Does anyone remember the Crosley Farm-O-Road? At the Indianapolis Speedway in April 1939, Powel Crosley Jr. introduced a new line of cars to the press. The tiny economy car made its public debut at the New York World’s Fair in June that year and was billed as “The Car of Tomorrow.”
Born in 1886, Powel Crosley Jr. had been fascinated by cars since he was a boy in Cincinnati. He tried to build cars, but his 6-cylinder Marathon never made it past the prototype stage in 1909, and the DeCross Cycle-Car of 1913 also failed.
Crosley then dreamed up and manufactured a tire re-liner to help solve the problems motorists were having with the tires of the day. The re-liners sold like hot cakes and Crosley enjoyed moderate success.
By 1919, tires had much improved and the sale of re-liners dropped. Crosley’s younger brother, Lewis, a graduate engineer who could get things done, joined Crosley after service in World War I. They made a good team, one that would last until the end: Powel dreamed up the ideas and, if they were at all practical, Lewis made them work.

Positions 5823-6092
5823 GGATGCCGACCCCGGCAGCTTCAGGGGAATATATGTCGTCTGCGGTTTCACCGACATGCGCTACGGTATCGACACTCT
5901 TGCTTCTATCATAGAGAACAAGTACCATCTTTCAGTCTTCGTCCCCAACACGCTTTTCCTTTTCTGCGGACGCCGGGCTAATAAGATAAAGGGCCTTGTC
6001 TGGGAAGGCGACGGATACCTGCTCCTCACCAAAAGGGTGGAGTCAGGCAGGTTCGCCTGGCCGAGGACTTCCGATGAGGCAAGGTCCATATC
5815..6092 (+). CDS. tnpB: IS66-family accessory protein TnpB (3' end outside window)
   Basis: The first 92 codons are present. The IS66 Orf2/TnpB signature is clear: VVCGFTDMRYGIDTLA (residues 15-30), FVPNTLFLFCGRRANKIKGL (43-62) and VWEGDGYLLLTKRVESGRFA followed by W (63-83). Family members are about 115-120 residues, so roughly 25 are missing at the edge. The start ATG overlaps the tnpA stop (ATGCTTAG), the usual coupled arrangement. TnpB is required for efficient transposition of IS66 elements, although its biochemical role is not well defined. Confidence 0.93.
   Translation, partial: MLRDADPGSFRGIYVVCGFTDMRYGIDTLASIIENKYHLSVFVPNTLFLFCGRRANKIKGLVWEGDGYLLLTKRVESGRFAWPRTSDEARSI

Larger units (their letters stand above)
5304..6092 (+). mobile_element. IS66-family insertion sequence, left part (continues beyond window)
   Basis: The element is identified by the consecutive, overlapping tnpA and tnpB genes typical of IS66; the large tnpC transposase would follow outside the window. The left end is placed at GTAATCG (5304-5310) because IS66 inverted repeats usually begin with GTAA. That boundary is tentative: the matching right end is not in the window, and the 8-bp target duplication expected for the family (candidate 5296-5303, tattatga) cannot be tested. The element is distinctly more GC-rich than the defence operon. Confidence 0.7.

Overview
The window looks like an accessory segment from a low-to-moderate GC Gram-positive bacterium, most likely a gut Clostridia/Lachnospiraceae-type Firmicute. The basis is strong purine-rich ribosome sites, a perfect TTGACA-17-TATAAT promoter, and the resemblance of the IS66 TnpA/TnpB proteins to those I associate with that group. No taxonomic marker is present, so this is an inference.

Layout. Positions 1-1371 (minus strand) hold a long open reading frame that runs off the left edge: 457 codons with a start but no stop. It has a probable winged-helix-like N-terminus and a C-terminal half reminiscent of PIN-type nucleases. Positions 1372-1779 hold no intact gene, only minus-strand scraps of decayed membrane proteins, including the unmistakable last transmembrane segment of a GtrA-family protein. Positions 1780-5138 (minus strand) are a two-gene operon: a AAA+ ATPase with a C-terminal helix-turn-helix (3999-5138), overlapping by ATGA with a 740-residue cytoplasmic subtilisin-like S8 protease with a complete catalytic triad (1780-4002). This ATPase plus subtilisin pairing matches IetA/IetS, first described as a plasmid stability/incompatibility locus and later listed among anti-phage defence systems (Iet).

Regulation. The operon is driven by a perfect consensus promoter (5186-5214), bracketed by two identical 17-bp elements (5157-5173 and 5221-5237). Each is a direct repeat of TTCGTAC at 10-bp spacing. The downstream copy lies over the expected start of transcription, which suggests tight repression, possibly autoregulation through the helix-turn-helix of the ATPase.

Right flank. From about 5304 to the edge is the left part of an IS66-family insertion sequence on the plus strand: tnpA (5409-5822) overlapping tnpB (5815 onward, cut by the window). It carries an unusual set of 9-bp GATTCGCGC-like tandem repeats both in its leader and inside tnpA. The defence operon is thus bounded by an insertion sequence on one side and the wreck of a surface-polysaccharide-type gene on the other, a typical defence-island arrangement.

To diversify, the brothers started making phonographs, which were all the rage at the time. Then, around 1920, the newfangled medium of radio began to sweep America. In February 1921, Powel’s 9-year-old son asked for a radio, or “wireless set,” as they were then called. Powel was outraged at the price of the cheapest sets, which, he observed, cost one-third as much as a Model T car.